Why Do Horses Wear Shoes?

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At some point in your horseback riding training you will notice that some horses wear shoes and others don’t. You may wonder why that is.

Isn’t Shoeing Horses Unnatural?

A horse in the wild doesn’t wear shoes. But neither does he get ridden by humans, so having a rider on his back is already unnatural for him. His legs and hooves have to cope with the extra weight, which puts additional pressure on them.

The stress of horseback riding training on a horse’s body makes it necessary to help him cope with the extra physical wear and tear on his hooves.

Some Horses Need Shoes More Than Others

Hooves come in all shapes and sizes and strengths. If you think of human nails, some are strong while others are very brittle. It’s the same for horses: some hooves need the added protection of shoes.

Some horses can perform everything the rider wants without shoes: then it’s only necessary to trim the hooves.

Like human nails, the hoof is growing all the time, and if it’s not trimmed back it will affect the horse’s way of going and make him stumble. Hooves can also get cracks in them or chunks can break off. These all need attending to.

For shallow feet, or soles which touch the ground, shoes raise the hoof off the ground and prevent the horse from getting sore.

Does Shoeing Hurt the Horse?

Next time the farrier comes to your boarding barn, watch how the horse reacts to having shoes nailed into his hoof. The more experienced horses simply fall asleep! Nailing shoes onto a horse’s hoof is as painful as putting a ring through your nail tip.

But not anyone can shoe a horse: the farrier is a licensed professional who knows where to drive the nail in without hitting and hurting the inside of the foot.

Corrective Shoeing

An experienced blacksmith can use shoes for assisting a horse with foot problems such as navicular. If a horse has bruised soles, the farrier protects them with a leather pad.

Over time careful shoeing can increase the size of the hoof to spread the weight of horse and rider over a larger surface area, thereby decreasing the pressure on the hoof.

For your horseback riding training your horse’s hooves must be in top condition. When you have a good farrier, who uses his skills to improve the horse’s comfort, shoeing helps many equines perform their jobs more easily.

How to Dismount From Your Horse in an Emergency

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As part of your horseback riding training it’s useful not only to know how to stop a horse in an emergency but also how to dismount in a hurry if you’re not able to stop the horse in time to avert danger.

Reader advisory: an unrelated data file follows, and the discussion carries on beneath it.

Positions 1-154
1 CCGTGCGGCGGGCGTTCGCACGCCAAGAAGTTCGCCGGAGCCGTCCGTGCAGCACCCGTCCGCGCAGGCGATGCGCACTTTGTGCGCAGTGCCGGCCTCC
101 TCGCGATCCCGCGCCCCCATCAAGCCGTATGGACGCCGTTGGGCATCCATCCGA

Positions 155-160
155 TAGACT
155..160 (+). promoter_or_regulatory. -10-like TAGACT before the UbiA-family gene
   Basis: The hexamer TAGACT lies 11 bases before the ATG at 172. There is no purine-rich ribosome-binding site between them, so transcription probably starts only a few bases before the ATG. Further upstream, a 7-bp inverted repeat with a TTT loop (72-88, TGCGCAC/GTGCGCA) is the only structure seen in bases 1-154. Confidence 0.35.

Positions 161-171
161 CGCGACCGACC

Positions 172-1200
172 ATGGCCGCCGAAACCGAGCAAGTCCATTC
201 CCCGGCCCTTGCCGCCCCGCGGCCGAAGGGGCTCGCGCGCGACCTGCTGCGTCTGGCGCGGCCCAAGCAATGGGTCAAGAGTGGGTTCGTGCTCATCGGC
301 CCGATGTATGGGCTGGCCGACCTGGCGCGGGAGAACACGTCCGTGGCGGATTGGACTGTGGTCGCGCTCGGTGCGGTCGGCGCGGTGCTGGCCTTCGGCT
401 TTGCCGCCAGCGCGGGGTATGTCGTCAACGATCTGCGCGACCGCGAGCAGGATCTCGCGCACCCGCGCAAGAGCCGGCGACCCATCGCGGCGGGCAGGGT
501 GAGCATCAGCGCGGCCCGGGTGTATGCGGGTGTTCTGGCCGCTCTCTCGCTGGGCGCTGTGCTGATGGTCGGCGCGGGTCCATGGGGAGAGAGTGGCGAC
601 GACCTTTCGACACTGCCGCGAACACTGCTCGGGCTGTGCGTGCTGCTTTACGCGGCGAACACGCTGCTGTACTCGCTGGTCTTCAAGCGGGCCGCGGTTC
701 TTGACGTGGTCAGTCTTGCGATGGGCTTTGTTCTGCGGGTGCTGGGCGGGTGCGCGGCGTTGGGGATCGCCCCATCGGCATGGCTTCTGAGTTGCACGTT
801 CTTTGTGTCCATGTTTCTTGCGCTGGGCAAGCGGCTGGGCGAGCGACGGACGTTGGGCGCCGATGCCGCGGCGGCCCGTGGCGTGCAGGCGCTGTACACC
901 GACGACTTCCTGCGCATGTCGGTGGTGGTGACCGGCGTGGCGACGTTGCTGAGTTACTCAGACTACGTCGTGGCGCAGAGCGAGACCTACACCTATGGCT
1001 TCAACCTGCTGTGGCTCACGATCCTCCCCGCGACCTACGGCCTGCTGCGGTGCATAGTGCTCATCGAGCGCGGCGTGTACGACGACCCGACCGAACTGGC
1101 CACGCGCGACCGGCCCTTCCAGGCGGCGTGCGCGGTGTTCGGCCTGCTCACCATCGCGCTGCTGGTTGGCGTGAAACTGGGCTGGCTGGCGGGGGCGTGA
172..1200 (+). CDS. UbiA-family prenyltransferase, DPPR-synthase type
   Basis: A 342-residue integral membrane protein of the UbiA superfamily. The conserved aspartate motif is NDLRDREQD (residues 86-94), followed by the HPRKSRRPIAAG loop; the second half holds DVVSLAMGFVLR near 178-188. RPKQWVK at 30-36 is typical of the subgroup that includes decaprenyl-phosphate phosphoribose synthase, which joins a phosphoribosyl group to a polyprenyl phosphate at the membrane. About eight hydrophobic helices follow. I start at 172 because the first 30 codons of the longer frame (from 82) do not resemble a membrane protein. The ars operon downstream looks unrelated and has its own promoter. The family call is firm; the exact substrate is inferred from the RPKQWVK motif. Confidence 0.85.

Times when this would be necessary are if the horse is going at a fair pace. But since dismounting at anything faster than a walk is in itself dangerous, it is best to practice this first in halt.

Only you can decide if you are able to do this. Otherwise, take note of the steps below and be ready to carry them out if need be!

Dismounting in an Emergency 

Step 1: Take your feet out of the stirrups.

Step 2: Let go of the reins and put your hands on the horse’s neck or the front (pommel) of the saddle. Alternatively, hold the horse’s mane.

Step 3: Lean forwards as for regular dismounting.

Step 4:  Swing your outside leg over the horse’s rump, at the same time pushing yourself upwards and away from the horse.

Step 5:  Land on your feet (hopefully!) facing the direction of travel. Take a few strides forwards to steady yourself before coming to a standstill.

How to Fall Off

This is also a good place to explain the best way to fall off a horse – as opposed to deliberately dismounting – when you lose balance and are unable to stay in the saddle.

  1. Let go of the reins. Yes, the horse will be able to run off if he wants to, but more importantly you won’t get dragged along or have your arms pulled out of their sockets.
  2. Tuck your head in and roll yourself into a ball
  3. Relax as best you can and let yourself fall.

 It won’t be nearly as bad as you think!

You don’t want to worry about how to respond in an emergency riding situation. File away in your mind how to react in such events, and you’ll relax when you ride.